nternet users are unable to distinguish between genuine pop-up warnings messages and false ones, a study at North Carolina State University has found.
The study examined the responses of undergraduates to messages which popped up while they did other tasks on a PC.
Seeing the pop-ups as a mere annoyance the majority clicked 'OK'.
Fake pop-ups are a well-known vehicle for cyber-criminals to install harmful software on PCs.
"This study demonstrates how easy it is to fool people on the web," said co-author Michael Wogalter, professor of psychology at North Carolina State University.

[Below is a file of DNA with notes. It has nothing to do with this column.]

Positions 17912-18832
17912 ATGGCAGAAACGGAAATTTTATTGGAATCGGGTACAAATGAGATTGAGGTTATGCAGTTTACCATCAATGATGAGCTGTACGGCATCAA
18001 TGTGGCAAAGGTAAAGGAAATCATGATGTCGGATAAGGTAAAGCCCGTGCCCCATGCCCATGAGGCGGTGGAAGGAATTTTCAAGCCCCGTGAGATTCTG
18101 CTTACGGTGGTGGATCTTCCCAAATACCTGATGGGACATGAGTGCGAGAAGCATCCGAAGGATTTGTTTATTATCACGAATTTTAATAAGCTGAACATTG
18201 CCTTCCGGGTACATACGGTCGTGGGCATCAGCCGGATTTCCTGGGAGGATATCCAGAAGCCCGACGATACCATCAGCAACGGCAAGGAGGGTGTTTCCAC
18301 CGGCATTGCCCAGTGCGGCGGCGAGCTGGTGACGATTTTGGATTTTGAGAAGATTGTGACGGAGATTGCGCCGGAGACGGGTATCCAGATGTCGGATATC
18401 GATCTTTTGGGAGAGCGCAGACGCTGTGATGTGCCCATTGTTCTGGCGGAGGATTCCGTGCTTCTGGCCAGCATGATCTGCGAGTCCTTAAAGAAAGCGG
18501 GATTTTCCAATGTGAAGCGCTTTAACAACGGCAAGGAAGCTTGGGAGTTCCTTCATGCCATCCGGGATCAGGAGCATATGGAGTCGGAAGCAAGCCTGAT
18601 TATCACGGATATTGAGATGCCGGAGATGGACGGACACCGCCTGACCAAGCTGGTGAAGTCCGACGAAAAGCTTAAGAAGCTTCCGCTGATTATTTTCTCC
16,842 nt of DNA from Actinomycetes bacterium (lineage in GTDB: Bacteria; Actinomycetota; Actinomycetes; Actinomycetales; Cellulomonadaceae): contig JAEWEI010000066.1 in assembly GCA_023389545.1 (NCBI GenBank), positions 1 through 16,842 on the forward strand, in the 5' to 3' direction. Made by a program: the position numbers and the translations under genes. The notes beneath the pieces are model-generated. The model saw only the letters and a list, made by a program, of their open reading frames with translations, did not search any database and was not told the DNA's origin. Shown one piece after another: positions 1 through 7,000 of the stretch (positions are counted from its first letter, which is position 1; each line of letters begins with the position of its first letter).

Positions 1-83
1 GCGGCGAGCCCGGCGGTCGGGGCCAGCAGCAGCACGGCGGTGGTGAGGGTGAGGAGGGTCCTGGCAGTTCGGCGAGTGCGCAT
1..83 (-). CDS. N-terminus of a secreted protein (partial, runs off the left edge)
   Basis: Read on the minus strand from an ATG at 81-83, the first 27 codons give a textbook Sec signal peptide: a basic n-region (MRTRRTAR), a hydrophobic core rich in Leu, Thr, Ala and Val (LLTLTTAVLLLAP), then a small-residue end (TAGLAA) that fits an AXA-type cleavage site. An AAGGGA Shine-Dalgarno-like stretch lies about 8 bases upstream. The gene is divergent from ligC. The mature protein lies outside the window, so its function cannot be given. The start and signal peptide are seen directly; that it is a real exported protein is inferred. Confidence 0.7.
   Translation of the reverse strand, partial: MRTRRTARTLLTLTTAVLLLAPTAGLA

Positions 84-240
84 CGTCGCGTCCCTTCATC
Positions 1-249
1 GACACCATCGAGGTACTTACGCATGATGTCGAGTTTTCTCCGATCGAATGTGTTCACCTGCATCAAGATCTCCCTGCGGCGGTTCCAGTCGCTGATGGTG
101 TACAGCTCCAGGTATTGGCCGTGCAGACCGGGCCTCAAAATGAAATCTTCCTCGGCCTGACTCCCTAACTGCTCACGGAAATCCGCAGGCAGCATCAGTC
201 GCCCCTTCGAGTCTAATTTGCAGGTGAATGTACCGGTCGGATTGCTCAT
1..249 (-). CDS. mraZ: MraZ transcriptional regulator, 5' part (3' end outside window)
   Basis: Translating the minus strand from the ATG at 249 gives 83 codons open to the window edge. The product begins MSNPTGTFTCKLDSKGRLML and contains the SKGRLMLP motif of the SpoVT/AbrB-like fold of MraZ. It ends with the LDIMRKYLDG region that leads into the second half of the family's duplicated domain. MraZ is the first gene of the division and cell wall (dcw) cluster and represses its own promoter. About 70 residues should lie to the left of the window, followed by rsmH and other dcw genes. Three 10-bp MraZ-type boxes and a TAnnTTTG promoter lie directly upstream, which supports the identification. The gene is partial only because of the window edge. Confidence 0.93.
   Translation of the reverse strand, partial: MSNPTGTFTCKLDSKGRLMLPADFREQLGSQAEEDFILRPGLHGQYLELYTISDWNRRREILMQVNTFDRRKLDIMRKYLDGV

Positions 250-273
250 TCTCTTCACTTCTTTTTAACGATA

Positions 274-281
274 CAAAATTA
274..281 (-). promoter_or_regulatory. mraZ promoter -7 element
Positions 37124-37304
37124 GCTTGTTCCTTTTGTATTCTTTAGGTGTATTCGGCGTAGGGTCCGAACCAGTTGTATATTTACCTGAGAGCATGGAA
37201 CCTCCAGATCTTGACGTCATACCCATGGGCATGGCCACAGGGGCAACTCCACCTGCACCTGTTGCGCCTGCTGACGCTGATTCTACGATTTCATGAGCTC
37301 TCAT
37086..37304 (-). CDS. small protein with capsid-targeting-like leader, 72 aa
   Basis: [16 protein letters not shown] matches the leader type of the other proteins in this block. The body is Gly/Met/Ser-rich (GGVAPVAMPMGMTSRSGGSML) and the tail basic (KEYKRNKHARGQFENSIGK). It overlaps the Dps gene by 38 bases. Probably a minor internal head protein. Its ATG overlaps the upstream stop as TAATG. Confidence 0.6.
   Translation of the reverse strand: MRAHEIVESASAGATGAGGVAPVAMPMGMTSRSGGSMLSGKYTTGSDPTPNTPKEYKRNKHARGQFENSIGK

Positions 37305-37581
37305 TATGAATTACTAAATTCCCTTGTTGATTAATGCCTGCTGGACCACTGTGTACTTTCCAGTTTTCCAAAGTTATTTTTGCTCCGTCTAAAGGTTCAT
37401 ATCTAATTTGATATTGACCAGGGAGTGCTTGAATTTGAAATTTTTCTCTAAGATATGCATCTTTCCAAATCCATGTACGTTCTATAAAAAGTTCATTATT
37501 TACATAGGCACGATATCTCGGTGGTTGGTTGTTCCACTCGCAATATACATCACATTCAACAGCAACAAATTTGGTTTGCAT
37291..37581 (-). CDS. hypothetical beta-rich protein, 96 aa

"Be suspicious when things pop up. Don't click OK - close the box instead," said Dr Wogalter."
Participants were fooled by the fake messages 63% of the time, even when warned that some of what they would be seeing would be false.
It suggests that the wording on genuine messages needs to be rethought, said Dr Wogalter.
"I don't know if you could develop a legitimate message that could not be duplicated and used illegitimately," he said.
Tony Neate, managing director of the UK's Get Safe Online campaign advised users to install a pop-up blocker.
"Browsers and most anti-virus software offers them. Pop-ups are either downloading something malicious or trying to sell me something so I just don't want them there at all," he said.
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